I think the next thing was starting the scratch nights. I launched those in July 2012. It was fairly early days of me being here and getting to know the arts community in Oxford. And one of the things I used to love doing elsewhere was going to see scratch performances and feeling like you were part of the early creation of something and having that buzz of being able to meet the artists and give your feedback to them. It was really simple, I literally just said to Jeremy look I want to start a scratch night, can we do it here? And he said yes, and we started doing it. For me one of the great things about the scratch night has been getting to know so many artists through it, just feeling like that was my introduction to people here. And several years later, I co-founded Oxfordshire Theatre Makers as a network - a place where artists could come together, socialise, talk about projects they wanted to do together, collaborate, maybe as a result of meeting at the scratch night. I think what has been unique for me about OFS is that I’ve always felt I can come here and pitch an idea, and be listened to and – as long as it was a good idea – be offered space and support. All the staff here have been fantastic, but I can really sort of attribute that generosity to Jeremy, and his willingness to take a risk with people and try things.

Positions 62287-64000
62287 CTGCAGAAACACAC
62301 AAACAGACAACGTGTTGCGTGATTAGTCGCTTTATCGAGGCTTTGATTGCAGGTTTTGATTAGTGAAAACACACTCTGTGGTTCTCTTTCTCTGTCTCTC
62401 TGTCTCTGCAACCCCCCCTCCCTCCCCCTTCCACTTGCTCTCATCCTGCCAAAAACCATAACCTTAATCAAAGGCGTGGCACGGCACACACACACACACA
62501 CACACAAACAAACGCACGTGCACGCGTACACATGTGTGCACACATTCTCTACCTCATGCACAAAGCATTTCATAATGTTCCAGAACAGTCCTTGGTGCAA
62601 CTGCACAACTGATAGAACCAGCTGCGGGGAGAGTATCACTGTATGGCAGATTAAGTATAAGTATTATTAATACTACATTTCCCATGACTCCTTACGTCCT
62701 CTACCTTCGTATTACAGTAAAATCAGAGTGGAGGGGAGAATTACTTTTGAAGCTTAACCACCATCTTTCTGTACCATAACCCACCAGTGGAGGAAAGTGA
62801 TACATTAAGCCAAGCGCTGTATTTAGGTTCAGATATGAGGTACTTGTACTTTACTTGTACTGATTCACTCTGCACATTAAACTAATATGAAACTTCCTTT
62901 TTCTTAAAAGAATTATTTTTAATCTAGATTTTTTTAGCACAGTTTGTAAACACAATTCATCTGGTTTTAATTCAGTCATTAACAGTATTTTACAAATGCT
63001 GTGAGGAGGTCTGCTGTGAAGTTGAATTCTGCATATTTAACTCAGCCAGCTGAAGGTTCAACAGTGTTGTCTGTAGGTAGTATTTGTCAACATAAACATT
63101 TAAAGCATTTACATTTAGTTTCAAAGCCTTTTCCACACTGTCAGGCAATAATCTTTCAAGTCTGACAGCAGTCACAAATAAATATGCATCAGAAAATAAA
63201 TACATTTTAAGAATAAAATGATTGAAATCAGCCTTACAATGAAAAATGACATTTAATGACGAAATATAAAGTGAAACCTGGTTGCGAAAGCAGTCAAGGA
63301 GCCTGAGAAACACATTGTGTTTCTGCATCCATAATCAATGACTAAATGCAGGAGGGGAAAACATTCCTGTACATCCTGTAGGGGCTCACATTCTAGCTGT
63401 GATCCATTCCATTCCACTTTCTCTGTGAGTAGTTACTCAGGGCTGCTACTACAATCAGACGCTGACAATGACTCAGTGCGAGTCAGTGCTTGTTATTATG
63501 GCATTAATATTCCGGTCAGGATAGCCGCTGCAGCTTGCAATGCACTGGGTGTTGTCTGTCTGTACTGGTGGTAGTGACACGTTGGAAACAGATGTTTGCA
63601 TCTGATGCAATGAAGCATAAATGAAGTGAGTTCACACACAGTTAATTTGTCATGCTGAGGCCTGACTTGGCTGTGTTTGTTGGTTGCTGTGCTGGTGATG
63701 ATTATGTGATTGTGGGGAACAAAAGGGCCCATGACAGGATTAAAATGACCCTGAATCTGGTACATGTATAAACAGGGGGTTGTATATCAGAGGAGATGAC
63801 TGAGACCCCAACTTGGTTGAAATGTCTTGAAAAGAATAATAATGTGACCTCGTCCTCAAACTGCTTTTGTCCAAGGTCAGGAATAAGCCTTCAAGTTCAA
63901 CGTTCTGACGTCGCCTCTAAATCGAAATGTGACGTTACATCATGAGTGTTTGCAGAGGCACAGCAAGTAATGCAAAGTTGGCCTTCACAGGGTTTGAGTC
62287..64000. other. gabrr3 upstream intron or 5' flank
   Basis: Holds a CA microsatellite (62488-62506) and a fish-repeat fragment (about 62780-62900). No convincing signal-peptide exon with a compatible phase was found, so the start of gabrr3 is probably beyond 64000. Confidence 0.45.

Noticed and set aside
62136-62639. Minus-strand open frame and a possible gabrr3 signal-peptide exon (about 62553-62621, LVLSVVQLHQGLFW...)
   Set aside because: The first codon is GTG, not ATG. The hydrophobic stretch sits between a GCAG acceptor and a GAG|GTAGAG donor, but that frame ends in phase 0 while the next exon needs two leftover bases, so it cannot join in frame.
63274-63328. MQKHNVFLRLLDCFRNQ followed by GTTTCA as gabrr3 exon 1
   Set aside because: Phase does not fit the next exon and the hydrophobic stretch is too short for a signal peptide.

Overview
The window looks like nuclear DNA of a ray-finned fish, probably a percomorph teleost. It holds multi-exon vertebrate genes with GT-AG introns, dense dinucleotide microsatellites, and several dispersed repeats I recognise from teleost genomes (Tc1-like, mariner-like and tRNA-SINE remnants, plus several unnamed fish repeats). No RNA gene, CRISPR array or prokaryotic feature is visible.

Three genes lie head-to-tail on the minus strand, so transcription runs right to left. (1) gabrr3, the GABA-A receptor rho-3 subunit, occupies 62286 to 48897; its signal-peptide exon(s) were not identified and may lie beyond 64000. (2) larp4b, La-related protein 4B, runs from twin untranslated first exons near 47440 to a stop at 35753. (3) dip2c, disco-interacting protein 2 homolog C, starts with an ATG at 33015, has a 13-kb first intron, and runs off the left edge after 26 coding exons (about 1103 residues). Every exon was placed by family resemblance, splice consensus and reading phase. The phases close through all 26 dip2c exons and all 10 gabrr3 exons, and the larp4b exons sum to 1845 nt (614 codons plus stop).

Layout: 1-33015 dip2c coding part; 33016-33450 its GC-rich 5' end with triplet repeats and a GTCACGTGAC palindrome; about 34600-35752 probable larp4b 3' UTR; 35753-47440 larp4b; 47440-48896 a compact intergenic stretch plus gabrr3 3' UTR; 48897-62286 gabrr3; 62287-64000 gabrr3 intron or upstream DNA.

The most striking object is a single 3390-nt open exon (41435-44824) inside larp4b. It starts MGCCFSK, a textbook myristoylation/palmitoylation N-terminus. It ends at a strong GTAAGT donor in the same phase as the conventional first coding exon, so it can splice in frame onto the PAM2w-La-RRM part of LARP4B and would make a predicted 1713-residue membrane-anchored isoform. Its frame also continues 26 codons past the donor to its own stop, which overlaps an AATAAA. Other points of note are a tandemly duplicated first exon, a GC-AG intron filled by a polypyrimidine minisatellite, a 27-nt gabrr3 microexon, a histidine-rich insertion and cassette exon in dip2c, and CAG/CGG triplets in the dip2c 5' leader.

Less than a year after starting the scratch night, I was lucky enough to be selected to direct the first Hidden Spire project. The aim of it has always stayed the same, which is this three-fold thing of creating a professional level public art experience with professional artists and Crisis members. So it was always equal value in process and product. It would involve professional artists and Crisis artists working together on every aspect of the project, and showing something to the public. We were given an incredible amount of trust really, to just create something. And I couldn’t have done that one without a beautiful little tiny team of artists – only four of us – around me. We did it in the evenings, at the weekends, you know around other jobs and somehow we created something in about six weeks. I feel very fond of what we did and what we explored that time, you know? And when I think back to the people that were in that I just have an incredibly tender feeling, and I always wonder what they're doing now? I wonder where they are now? and the relationships between everyone. Because, even though it was the first time we'd done Hidden Spire and we really were working it out as we went along, what was so profound about it is that I really do think that we worked as equals, us four artists working with anyone we could get into the Loft to devise, and we created some incredibly strong bonds in that six weeks; I can still remember the people who were involved in that one so clearly.